# What if the optical length of a cavity is not a half integer scalar of the standing wave wavelength?

Pardon the confusing title, but I'll try and rephrase what I'm asking. Longitudinal modes in a wavelength of light require the optical length of the cavity to be such that the wavelengths need to form two nodes at either end of the cavity - essentially starting and ending at the same effective 0 point.

The equation is as follows:

$$L_o = \frac{m\lambda_m}{2}$$

Where $L_o$ is the optical length of the cavity, $m$ is an integer, and $\lambda_m$ is the standing wave wavelength.

My question has two parts:

• Do we measure optical length because the light travels slower through the gain medium as thus it would effectively travel a longer distance if we keep its speed constant, so we need to make that kind of adjustment by using the optical length?
• If this longitudinal mode condition is not met, where the lasing wavelength (I assume that's what the standing wave wavelength is supposed to be) does not form two nodes at either end of the cavity? Why is this bad? What happens? Does the light leak out somehow?

Wavelengths that do not fit the cavity are not amplified, and are not present in the laser output.

A laser cavity typically has a partially reflecting mirror on one end and a fully reflecting mirror on the other.

Suppose you feed a long train of waves into a cavity. The waves are reflected back and forth. If the wavelength does not match the cavity length, the phase will be different after a round trip. Suppose the phase change is $180^\circ$. Incoming waves will cancel the reflected wave. For other phase changes, cancellation is partial. But it gets more complete after multiple round trips.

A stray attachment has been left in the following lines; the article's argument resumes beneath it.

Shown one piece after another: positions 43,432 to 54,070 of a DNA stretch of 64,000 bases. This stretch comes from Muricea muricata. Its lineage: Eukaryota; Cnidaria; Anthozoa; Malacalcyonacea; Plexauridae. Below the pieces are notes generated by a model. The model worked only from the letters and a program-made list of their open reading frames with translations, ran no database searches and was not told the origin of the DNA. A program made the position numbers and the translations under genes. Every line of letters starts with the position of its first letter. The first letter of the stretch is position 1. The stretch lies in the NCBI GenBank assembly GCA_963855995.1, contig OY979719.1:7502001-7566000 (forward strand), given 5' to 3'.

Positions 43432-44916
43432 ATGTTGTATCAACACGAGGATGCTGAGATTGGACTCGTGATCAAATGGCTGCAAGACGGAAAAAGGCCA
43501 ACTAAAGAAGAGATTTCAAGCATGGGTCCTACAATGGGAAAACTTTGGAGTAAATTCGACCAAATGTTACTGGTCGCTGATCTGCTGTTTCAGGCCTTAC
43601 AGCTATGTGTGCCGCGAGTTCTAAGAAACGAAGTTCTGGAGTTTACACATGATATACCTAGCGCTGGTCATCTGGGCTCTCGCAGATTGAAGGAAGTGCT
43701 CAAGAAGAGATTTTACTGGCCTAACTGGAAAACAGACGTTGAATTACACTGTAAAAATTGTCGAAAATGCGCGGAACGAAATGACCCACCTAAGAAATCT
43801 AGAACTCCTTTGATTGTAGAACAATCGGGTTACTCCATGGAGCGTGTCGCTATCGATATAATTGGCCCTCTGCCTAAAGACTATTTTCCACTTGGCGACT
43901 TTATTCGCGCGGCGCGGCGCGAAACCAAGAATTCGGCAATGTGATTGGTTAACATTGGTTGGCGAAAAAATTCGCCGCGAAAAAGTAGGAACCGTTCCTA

Interference does not make energy disappear. It rearranges where energy is found. Cancellation in one place is always matched by reinforcement in another. For wavelengths that do not match the cavity length, very little energy is found in the cavity. Therefore, you would expect to find the net effect of all the reflections is to reflect the beam away from the cavity.

A laser cavity is filled with an active medium that amplifies light inside. If a photon in the cavity strikes an excited atom, the atom drops to a lower energy state and two photons with the same phase continue downstream. Light in the cavity is amplified. Light outside is not amplified.

This highlights the counter intuitive quantum mechanical nature of interference. A photon that travels down a cavity and destructively interferes with a photon coming back (which can be itself) is seldom found in the cavity. It is never found there for perfectly destructive interference.

To answer the first part of your question, you are right. Light travels slower in a medium, and so has a longer wavelength than in vacuum. You must use the wavelength in the medium.

You can read more about laser cavities and related topics in the RP-Photonics Encyclopedia. For example, check out the article on Resonator Modes.

• But different wavelengths that are allowed modes will destructively interfere as well. Yet they are useful to us through mode-locking. How are these two types of interferences different, one being not very light amplifying and one preferential? Does the wave interfere with itself if it is not nodelocked at either end of the cavity? May 6, 2017 at 18:13
• See rp-photonics.com/mode_locking.html?s=ak. It describes how a mode locked pulse train can be built out of a sum of frequencies that match the cavity length. Note that the index of refraction can be different for each frequency. May 6, 2017 at 19:05